Presentation on theme: "*Or: Forty-five sentences about llamas!!. Adverb Clause The adverb clause works in exactly the same way a one-word adverb works: It provides information."— Presentation transcript:
Adverb Clause The adverb clause works in exactly the same way a one-word adverb works: It provides information by modifying a verb, an adjective, or another adverb. The most common types of adverb clauses modify verbs.
The adverb clause works in the same way that the one-word adverbs work in the following sentences: The llama left the house early. The llama left the house late. The llama left the house yesterday. The llama left the house after the rain stopped.
“Rain began to fall, and we stopped our ball game” is a perfectly correct, if boring and imprecise, sentence. But notice these slightly altered versions of that sentence: 1. When rain began to fall, we stopped our llama game. 2. After rain began to fall, we stopped our llama game. 3. Because rain began to fall, we stopped our llama game.
Fancy Names The words that set off adverb clauses are called SUBORDINATING CONJUNCTIONS or ADVERBIAL CONJUNCTIONS Why?: –They make a clause dependant, or subordinate, therefore they are subordinating –They connect two portions of a sentence, thus they are conjunctions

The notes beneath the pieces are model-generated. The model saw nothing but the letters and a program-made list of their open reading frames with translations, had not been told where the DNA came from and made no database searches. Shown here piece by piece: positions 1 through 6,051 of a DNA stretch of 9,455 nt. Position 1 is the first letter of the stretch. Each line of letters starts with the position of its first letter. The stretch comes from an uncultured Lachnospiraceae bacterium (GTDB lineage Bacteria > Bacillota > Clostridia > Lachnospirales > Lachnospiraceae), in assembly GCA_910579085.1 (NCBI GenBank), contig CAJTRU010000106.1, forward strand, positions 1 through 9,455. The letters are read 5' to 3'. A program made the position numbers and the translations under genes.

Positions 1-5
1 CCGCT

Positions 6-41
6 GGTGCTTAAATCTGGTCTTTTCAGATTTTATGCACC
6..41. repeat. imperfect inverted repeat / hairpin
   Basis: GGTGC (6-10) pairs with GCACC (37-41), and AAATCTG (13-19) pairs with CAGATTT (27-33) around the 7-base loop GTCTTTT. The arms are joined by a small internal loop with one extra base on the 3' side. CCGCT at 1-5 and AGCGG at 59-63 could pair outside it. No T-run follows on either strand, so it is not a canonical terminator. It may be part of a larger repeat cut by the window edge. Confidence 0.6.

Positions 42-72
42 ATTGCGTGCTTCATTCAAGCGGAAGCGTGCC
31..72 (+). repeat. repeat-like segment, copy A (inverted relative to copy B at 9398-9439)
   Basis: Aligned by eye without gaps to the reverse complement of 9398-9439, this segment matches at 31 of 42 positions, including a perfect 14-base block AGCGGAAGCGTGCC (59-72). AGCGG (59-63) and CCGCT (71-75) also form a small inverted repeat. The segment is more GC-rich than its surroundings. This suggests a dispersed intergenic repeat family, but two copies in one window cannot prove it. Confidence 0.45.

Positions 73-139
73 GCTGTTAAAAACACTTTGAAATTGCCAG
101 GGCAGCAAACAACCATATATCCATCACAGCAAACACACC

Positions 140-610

Using adverb clauses can refine your writing, making your meaning more precise Our readers now interpret the sentence exactly as we want them to because we used an Adverb Clause.
What are they? Adverb Clauses are DEPENDANT CLAUSES DEPENDANT CLAUSES They help form complex, or compound-complex sentences While he was away, the llama ate a hotdog
Adverb Clauses answer direct questions about the action: When? (time) Where? (place) Why? (cause) How? (manner) –They also compare and concede (both are forms of How).
The dependent clause “after the rain stopped” establishes the time of the event. It answers the “When?” question: When did we leave the house? We left the llama house after the rain stopped. The clause provides “when” information about the verb, left. Therefore, it modifies a VERB, and is an adverb clause.
There are several types of adverb clauses. Each type answers a different question in a sentence, and each type (with its questions) is associated with different adverbial conjunctions.
Time (answers “When?”): when, whenever, before, after, since, while, until, as, as soon as The llama cried when the rooster crowed. The llama ran out before Lou could shut the door. After the bell rings, no llamas can enter. I’ve known that llama since he was a baby. You should not whisper while the llama is sleeping. You may leave as soon as your replacement llama arrives.
Place (answers “Where?”): where, wherever The llamas parted where the paths separated. I shall meet the llama wherever it wants me to.
Cause (answers “Why?”): because, since, as I walked the llama every day because I need the exercise. Since she could not pay the llama, she could not ride the llama. As you are the senior llama, you should lead the procession.
Purpose (Answers “Why?”) so that, in order that: We left early so that we could catch the last llama train. They died so that their llama nation might live. They came to America in order that they might find freedom for all llamas.